KUALA LUMPUR (July 13): The Paris Court of Appeal (CoA) on Tuesday (July 12) allowed Malaysia’s application for a suspension order to temporarily halt the enforcement of an arbitration ruling in favour of the "heirs" of the Sulu Sultanate in the US$14.9b legal dispute between both parties, said Minister in the Prime Minister's Department (Parliament and Laws) Datuk Seri Wan Junaidi Tuanku Jaafar.
In a statement Wednesday, the de facto law minister said the arbitration ruling was not supposed to be enforced in any countries until a final decision is made by the Paris Court in relation to the government’s application to cancel such ruling, of which hearing dates have yet to be determined.
“The Suspension Order is the result of various legal actions taken by the government of Malaysia since the (Sulu Sultanate's heirs') claim was filed to end all claims and ensure that Malaysia's interests, sovereign immunity and sovereignty remain protected and preserved,” he said.
Wan Junaidi said the decision by the Paris CoA on Tuesday was made on the basis that the arbitration ruling rendered by arbitrator Gonzalo Stampa will compromise Malaysia’s sovereign immunity.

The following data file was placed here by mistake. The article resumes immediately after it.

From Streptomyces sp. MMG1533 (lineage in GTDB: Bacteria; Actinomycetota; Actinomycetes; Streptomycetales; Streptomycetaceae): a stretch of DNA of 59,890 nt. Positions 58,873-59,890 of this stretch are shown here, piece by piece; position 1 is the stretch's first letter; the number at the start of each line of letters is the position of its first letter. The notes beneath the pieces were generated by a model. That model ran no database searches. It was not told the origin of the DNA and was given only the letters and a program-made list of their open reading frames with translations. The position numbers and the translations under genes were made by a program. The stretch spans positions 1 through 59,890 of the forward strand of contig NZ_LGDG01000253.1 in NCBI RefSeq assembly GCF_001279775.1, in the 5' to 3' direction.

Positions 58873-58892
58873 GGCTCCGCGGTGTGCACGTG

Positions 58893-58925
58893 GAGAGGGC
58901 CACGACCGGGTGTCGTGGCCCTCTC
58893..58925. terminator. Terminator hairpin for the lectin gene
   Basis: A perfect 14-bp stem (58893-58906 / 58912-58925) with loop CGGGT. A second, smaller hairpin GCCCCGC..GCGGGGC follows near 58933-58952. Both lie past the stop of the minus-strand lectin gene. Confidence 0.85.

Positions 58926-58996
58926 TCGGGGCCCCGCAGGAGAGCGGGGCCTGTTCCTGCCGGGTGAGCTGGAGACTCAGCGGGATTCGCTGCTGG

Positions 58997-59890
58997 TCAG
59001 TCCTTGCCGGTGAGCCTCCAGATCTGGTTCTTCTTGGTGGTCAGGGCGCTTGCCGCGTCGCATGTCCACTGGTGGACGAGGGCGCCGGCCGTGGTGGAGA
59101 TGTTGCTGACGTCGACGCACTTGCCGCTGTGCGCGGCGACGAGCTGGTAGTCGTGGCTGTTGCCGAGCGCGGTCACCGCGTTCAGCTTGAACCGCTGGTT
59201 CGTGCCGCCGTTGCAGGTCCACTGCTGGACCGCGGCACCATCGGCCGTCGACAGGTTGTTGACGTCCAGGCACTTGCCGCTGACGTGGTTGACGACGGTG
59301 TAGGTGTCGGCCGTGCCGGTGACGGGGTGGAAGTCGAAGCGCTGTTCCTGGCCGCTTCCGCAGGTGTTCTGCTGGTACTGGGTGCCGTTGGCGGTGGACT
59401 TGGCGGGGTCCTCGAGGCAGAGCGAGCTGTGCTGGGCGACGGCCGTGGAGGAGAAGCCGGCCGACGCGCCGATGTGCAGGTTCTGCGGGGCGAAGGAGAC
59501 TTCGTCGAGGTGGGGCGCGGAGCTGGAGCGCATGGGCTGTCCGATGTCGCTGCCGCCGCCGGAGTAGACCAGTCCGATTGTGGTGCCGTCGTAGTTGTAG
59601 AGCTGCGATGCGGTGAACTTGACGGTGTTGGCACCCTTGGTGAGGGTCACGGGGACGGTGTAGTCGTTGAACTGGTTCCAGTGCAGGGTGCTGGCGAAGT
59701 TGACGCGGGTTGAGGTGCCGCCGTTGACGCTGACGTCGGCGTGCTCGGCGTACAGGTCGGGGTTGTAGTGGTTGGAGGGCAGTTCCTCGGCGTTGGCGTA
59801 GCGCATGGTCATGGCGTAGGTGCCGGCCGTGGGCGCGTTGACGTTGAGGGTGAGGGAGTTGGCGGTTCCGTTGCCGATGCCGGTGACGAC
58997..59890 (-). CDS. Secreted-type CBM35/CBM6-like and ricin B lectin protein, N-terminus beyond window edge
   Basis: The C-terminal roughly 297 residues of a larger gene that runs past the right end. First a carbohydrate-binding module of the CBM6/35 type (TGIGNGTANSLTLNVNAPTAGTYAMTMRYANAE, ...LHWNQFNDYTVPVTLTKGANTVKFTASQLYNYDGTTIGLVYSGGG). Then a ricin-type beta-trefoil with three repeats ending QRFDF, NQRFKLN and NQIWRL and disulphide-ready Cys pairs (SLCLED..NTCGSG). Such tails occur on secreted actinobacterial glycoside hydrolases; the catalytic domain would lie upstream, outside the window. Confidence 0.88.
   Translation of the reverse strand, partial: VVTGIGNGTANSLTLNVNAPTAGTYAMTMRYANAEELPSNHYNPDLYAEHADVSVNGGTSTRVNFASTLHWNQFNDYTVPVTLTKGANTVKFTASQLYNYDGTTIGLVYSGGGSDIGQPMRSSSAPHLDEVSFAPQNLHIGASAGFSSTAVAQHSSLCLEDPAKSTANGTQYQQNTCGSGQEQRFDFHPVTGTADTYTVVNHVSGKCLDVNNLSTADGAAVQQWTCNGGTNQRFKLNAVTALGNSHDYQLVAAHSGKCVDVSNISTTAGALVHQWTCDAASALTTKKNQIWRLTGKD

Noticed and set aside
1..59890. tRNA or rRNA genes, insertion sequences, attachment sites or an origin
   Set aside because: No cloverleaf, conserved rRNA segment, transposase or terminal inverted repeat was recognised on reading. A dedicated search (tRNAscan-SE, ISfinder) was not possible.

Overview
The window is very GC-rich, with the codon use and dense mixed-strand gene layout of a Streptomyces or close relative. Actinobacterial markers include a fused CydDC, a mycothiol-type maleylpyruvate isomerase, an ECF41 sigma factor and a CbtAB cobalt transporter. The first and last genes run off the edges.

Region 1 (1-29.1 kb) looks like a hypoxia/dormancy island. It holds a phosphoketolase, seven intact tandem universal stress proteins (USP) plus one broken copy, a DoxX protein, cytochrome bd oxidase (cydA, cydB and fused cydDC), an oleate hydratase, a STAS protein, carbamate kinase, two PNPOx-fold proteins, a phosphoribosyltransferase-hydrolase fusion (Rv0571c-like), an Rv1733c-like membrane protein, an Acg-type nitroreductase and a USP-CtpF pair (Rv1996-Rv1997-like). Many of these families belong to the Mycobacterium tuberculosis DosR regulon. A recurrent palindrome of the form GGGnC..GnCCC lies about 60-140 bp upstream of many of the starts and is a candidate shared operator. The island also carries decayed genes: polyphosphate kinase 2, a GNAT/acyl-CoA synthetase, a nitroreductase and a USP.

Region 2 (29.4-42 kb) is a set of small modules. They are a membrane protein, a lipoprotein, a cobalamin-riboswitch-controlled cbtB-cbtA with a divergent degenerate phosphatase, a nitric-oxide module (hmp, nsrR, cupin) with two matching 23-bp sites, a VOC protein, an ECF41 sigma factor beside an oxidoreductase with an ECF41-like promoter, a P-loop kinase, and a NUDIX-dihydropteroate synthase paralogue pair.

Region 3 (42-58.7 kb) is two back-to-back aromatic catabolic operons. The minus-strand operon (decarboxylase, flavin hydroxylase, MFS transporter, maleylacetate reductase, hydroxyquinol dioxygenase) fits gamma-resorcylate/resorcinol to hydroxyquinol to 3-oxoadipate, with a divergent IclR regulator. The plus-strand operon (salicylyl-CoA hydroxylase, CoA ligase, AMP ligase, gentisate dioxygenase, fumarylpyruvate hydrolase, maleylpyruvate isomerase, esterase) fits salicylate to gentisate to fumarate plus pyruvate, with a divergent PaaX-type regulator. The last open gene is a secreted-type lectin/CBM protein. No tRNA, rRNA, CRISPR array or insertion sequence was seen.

The said arbitration ruling, dated Feb 28, resulted in two of Petroliam Nasional Bhd’s Luxembourg-registered subsidiaries being served with seize orders on Monday, as the claimants sought to enforce the ruling.
“On July 11, 2022, two subsidiaries of Petronas in Luxembourg were notified of the enforcement of the final award (from the arbitration ruling) through a notice issued by [the] Luxembourg Court. Petronas as a company will take necessary legal action to defend its position under the law,” said Wan Junaidi.
Wan Junaidi reiterated that the government has never recognised these claims and has never set aside the country’s sovereign immunity as a sovereign nation.
The legal dispute emerged after the “heirs” and “successors-in-interest” to Sultan Jamalul Kiram II initiated a claim against the government of Malaysia through an international arbitration proceeding in Madrid, Spain.
The claim is based on an agreement Sultan Mohamet Jamal Al Alam, the Sultan of Sulu at the time, and Baron de Overbeck and Alfred Dent entered into in 1878, under which the Sultan of Sulu granted and ceded in perpetuity the sovereign rights over certain territories located in North Borneo, now forming part of Sabah, Malaysia.
As a token, RM5,300.00 per annum was to be paid to the then Sultan of Sulu, his heirs or successors. According to a March statement by Malaysia's Ministry of Foreign Affairs and Attorney General’s Chambers, such payment was ceased in 2013 following the Lahad Datu armed invasion.